Today's wind turbines: sleek, powerful, quiet
Foundation Windpower offers today's most advanced wind-turbines. These 1.0- and 1.6-megawatt machines generate considerable quantities of green, emission-free electricity.
Large turbines are more efficient, reliable and cost effective than their smaller counterparts. Increased height accesses stronger, "cleaner" wind free of turbulence from ground clutter. Under average conditions, doubling tower height increases wind energy output by over 30 percent. Larger blades allow generation of electricity during periods of marginal wind and reach full generation capacity in significantly lower wind than their smaller counterparts. Modern turbines likewise require markedly fewer maintenance hours than their predecessors.
Wind factors meters/sec. mph
Sound: Foundation wind turbines generate a sound impact of 50-60dB: roughly the sound of a human conversation. At 1/4 mile, a modern turbine is about as loud as your kitchen refrigerator.
Stability: Foundations take advantage of a patented design used for construction of 20 percent of the world's wind turbines. These foundations are designed to modern safety standards and allow turbines to survive even extreme conditions.
Electromagnetic emissions: Modern wind turbines do not generate active electromagnetic emissions. Electromagnetic effects stem only from the transmission of power down the turbine tower to the customer meter—roughly equivalent to the power lines connecting the customer site to the grid.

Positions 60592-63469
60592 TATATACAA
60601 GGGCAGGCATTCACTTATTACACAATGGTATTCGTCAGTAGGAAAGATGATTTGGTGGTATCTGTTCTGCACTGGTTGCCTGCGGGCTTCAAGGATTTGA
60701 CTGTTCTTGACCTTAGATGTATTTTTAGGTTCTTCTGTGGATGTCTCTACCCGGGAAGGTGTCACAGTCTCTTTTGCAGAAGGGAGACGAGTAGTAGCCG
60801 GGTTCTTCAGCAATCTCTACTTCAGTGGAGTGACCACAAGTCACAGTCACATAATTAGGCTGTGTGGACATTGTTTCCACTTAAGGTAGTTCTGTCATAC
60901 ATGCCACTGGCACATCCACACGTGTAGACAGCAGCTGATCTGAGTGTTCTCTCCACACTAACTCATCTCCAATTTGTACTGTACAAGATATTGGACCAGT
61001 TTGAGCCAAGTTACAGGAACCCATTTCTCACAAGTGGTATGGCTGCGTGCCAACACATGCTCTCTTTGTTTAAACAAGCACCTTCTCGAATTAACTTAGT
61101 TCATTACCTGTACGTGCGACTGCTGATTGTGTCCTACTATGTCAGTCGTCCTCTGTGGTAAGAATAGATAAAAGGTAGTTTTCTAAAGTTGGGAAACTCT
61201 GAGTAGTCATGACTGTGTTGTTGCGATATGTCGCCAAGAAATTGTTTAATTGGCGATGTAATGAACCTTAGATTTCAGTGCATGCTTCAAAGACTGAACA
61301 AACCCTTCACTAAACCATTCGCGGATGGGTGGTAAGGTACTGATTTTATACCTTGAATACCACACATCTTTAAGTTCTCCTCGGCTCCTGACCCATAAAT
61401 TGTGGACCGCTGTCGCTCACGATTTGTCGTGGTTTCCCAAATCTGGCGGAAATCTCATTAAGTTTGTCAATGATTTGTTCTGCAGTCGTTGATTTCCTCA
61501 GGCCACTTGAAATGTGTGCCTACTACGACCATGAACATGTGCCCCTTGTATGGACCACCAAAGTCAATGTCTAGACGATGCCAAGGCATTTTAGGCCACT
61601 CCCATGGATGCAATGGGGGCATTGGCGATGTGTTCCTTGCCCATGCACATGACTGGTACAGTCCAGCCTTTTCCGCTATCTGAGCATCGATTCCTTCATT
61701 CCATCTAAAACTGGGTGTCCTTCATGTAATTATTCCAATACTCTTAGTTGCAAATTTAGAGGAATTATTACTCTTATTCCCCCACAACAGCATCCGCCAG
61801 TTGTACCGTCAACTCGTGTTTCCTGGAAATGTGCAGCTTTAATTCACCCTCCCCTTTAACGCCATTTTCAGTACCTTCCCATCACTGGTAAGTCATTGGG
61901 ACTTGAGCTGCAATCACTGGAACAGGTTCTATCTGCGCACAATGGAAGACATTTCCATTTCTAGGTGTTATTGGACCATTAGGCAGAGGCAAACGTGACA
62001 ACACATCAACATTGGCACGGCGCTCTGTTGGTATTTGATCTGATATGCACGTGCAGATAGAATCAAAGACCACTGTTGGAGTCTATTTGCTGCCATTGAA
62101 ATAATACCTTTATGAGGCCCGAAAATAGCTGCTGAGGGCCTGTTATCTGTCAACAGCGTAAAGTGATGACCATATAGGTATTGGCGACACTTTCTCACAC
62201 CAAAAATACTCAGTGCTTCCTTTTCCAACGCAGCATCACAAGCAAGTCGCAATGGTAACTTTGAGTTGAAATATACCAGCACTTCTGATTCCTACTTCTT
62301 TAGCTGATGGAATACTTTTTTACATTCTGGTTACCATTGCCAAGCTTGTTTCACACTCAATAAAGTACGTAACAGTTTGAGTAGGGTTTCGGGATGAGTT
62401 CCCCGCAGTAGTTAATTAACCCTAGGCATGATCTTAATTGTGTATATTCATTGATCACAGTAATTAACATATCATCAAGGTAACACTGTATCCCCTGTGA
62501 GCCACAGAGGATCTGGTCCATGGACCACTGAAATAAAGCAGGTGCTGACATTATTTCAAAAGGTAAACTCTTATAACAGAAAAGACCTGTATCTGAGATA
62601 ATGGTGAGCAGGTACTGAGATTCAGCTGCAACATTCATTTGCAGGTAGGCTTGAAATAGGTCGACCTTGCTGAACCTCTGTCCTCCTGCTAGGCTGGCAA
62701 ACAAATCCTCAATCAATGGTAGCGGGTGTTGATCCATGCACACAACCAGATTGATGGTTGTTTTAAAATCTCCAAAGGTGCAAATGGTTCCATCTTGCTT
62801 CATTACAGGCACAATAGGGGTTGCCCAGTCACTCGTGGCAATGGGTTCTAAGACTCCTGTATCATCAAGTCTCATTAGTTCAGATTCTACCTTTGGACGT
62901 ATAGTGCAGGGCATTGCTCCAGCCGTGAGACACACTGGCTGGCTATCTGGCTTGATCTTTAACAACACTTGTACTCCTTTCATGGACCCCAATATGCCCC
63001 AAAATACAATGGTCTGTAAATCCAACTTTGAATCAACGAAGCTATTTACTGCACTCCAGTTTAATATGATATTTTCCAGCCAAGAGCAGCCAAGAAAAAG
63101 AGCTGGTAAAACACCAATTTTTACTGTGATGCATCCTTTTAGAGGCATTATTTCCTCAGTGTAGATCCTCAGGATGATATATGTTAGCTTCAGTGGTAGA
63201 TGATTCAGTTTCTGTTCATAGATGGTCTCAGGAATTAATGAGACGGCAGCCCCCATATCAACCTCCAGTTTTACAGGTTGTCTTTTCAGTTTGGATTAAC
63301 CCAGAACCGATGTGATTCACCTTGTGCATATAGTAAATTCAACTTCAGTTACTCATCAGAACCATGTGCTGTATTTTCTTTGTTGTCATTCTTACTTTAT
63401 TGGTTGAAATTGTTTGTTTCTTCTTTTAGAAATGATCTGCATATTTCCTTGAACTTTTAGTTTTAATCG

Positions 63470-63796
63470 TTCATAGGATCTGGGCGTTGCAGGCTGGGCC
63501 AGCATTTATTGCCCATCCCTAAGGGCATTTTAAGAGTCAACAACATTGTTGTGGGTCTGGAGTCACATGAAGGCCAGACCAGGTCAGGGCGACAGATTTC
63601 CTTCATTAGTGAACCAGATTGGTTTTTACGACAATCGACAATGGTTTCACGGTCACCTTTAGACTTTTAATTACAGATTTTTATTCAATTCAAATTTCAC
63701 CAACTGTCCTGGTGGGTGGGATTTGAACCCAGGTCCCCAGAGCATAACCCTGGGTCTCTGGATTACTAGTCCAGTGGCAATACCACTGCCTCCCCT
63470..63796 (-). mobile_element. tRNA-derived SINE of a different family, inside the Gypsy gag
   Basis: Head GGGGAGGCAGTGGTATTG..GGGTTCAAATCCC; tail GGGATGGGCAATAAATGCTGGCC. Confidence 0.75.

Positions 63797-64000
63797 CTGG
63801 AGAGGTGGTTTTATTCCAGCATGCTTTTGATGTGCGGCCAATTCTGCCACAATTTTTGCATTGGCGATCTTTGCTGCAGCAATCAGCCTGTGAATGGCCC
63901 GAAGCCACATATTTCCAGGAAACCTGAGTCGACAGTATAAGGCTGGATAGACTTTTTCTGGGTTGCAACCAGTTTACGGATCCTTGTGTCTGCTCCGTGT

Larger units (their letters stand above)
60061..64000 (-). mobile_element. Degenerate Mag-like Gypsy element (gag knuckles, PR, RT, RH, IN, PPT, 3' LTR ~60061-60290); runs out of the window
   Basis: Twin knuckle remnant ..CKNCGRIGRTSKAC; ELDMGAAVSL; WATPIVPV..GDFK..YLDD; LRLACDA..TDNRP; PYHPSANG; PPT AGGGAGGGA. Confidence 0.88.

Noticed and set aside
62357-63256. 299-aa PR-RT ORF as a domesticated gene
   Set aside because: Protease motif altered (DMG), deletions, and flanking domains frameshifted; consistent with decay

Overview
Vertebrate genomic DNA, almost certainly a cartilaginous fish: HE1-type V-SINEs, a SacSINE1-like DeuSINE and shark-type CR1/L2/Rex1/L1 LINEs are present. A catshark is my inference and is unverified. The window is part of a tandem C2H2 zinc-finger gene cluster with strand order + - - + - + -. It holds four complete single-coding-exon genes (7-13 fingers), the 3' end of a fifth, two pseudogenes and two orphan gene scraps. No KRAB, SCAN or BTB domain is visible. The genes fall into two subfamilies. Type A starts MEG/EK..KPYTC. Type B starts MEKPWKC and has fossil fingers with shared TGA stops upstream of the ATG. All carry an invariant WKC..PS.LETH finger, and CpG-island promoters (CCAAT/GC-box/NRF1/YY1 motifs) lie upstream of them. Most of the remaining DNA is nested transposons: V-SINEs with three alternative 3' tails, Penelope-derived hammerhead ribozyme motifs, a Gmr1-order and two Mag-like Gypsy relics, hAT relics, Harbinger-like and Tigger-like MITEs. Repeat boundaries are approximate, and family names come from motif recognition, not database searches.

Bird safety: Foundation turbines' slow radial velocity allows blades to remain visible, Single-pole towers prevent birds from perching or nesting. Prepared ground at the base eliminates nests for rodents, insects and other food sources that attract birds. Comprehensive studies yield bird-strike estimates at between 1-2 birds per turbine per year. This represents a "biologically and statistically insignificant" number roughly equal to that of a house cat. Although the impact on birds is low, Foundation Windpower implements methods developed by the American Wind Energy Association to minimize the chances of bird strikes at any given project site.
"The Audubon Society has taken a position that wind power, when deployed responsibly, is a net positive for bird populations." Former Audubon president John Flicker wrote, "Most of today's rapidly growing demand for energy is now being met by natural gas and expanded coal-burning power plants, which are this country's single greatest source of the greenhouse-gas emissions that cause global warming. If we don't find ways to reduce these emissions, far more birds—and people—will be threatened by global warming than by wind turbines."